This is probably the most level-headed introduction to scrum / agile processes I’ve ever read.
I have come to think of estimation and time tracking as being similar to code coverage. People who have never really tried using code coverage tools are quick to point out all the reasons why code coverage is a waste of time. They can describe in great deal why code coverage will not solve all their problems. They know that even 100% code coverage does not guarantee that software is correct. All of their excuses are built on facts. But it is also difficult to find someone who has used code coverage who believes it is pointless.
It is true that best practices can be taken too far. Many of them produce their greatest returns when applied in a small way. Nobody’s going to be hiring me as an agile coach, but I’ve got more experience than I did two years ago, and I’ve learned some great lessons. Nowadays, when somebody tries to tell me that estimation and time tracking are pointless, I ask them, “Have you tried these practices with 4-week sprints and a burndown chart?”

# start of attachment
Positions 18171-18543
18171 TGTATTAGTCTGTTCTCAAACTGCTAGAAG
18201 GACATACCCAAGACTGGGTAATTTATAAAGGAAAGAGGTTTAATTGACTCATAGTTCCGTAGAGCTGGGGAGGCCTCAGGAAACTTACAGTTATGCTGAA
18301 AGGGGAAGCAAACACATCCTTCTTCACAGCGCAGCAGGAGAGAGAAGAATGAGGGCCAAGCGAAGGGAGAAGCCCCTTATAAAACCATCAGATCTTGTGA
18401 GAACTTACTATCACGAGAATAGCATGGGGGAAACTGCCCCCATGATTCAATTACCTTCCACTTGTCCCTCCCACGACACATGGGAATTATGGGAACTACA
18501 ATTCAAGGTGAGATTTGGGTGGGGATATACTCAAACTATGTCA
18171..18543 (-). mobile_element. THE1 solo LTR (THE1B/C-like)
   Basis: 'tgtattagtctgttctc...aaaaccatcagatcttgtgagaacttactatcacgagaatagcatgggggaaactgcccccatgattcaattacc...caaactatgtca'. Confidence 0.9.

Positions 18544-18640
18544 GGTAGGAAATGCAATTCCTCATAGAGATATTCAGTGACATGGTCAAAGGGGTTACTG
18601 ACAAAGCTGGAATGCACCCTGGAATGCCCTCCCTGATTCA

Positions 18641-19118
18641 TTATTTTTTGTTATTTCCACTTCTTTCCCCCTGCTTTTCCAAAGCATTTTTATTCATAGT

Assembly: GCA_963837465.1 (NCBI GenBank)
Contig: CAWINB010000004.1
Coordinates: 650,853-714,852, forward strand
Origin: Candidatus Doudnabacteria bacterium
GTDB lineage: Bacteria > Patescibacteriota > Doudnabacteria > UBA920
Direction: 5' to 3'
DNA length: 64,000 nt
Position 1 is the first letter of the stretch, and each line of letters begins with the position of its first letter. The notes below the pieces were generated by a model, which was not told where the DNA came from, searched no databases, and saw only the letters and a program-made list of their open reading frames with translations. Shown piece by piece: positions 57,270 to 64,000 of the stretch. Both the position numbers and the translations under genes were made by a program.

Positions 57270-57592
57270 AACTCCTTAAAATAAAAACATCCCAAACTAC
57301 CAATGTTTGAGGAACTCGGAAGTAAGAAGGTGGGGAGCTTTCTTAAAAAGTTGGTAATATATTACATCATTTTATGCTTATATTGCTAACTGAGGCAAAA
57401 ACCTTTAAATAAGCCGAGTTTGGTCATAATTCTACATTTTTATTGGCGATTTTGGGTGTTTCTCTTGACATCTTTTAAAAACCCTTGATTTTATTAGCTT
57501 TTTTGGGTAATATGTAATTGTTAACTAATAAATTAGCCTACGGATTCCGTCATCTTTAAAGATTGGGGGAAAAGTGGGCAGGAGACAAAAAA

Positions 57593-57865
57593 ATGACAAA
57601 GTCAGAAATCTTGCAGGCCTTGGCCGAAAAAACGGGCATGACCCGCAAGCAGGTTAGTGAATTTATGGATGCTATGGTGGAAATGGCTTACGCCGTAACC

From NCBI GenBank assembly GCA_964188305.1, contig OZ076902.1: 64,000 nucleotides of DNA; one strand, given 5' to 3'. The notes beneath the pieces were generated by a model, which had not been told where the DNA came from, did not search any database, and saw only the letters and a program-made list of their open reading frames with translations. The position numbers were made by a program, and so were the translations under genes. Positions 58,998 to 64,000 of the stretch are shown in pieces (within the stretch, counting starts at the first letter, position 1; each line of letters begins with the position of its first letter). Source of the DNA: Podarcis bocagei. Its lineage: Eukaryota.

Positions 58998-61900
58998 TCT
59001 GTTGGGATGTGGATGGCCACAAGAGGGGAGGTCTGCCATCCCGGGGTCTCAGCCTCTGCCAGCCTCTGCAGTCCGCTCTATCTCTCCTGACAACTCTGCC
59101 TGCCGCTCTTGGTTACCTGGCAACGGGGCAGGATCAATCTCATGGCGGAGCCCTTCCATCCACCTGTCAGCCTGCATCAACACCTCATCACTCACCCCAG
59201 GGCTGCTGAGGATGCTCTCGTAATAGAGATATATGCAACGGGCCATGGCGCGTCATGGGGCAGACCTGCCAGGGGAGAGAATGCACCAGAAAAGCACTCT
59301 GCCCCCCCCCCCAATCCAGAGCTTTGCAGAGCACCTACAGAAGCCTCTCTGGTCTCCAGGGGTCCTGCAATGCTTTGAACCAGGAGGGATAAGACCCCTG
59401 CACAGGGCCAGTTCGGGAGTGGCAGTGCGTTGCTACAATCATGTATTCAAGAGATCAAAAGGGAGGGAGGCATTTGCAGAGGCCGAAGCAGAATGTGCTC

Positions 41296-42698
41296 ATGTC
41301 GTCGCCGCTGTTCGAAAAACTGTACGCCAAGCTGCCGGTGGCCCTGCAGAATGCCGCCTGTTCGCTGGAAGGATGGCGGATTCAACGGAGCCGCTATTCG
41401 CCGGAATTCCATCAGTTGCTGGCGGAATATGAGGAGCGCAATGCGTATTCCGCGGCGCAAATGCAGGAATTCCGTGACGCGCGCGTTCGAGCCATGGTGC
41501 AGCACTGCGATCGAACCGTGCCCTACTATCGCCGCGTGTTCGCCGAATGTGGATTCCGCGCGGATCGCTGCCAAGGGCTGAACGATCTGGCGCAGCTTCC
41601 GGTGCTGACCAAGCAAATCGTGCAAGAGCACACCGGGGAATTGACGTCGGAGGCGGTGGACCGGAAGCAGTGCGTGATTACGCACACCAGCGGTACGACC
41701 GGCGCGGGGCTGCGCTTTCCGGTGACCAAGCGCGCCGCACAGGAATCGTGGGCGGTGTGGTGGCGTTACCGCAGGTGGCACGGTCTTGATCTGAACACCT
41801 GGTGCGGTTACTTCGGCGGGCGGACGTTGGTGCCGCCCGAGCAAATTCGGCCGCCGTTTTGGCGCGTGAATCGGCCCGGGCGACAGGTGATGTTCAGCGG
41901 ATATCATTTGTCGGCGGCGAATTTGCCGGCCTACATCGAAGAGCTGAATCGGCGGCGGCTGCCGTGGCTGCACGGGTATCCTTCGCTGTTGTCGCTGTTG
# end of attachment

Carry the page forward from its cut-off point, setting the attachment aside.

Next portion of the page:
He approaches the topic as a skeptical skilled-practicioner and it seems their team was constantly adjusting the “final target” aim for their software release.
There was a period of several months where every time we finished a sprint we had to insert a new one to deal with the stuff that didn’t get done. Ian described sprint 15 as the first sprint where he didn’t have to redo the 1.0 plan.
This is in pretty stark contrast to most sprint-based projects I’ve worked on which have been more of “small batches, updating production” and no final marketing or release push for any of the “bigger” things that might shift / delay from sprint to sprint.
In any case, if you are an “agile skeptic”, please read the linked article, it’ll give you some healthy food for thought.